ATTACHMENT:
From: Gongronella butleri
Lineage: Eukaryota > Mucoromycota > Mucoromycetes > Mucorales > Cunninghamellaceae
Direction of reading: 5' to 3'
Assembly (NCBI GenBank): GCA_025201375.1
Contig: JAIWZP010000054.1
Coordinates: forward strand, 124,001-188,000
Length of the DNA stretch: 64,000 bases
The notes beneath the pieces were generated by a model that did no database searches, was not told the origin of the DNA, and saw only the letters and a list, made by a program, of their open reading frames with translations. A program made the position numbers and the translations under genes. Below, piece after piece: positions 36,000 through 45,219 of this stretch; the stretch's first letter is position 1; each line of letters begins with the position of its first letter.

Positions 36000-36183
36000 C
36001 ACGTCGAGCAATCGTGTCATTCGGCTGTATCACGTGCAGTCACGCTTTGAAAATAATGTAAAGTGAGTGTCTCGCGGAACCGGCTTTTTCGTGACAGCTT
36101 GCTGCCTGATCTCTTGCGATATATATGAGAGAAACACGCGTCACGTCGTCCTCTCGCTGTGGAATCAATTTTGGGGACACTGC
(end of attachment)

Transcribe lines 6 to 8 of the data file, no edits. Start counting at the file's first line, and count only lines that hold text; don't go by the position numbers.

Coordinates: forward strand, 124,001-188,000
Length of the DNA stretch: 64,000 bases
The notes beneath the pieces were generated by a model that did no database searches, was not told the origin of the DNA, and saw only the letters and a list, made by a program, of their open reading frames with translations. A program made the position numbers and the translations under genes. Below, piece after piece: positions 36,000 through 45,219 of this stretch; the stretch's first letter is position 1; each line of letters begins with the position of its first letter.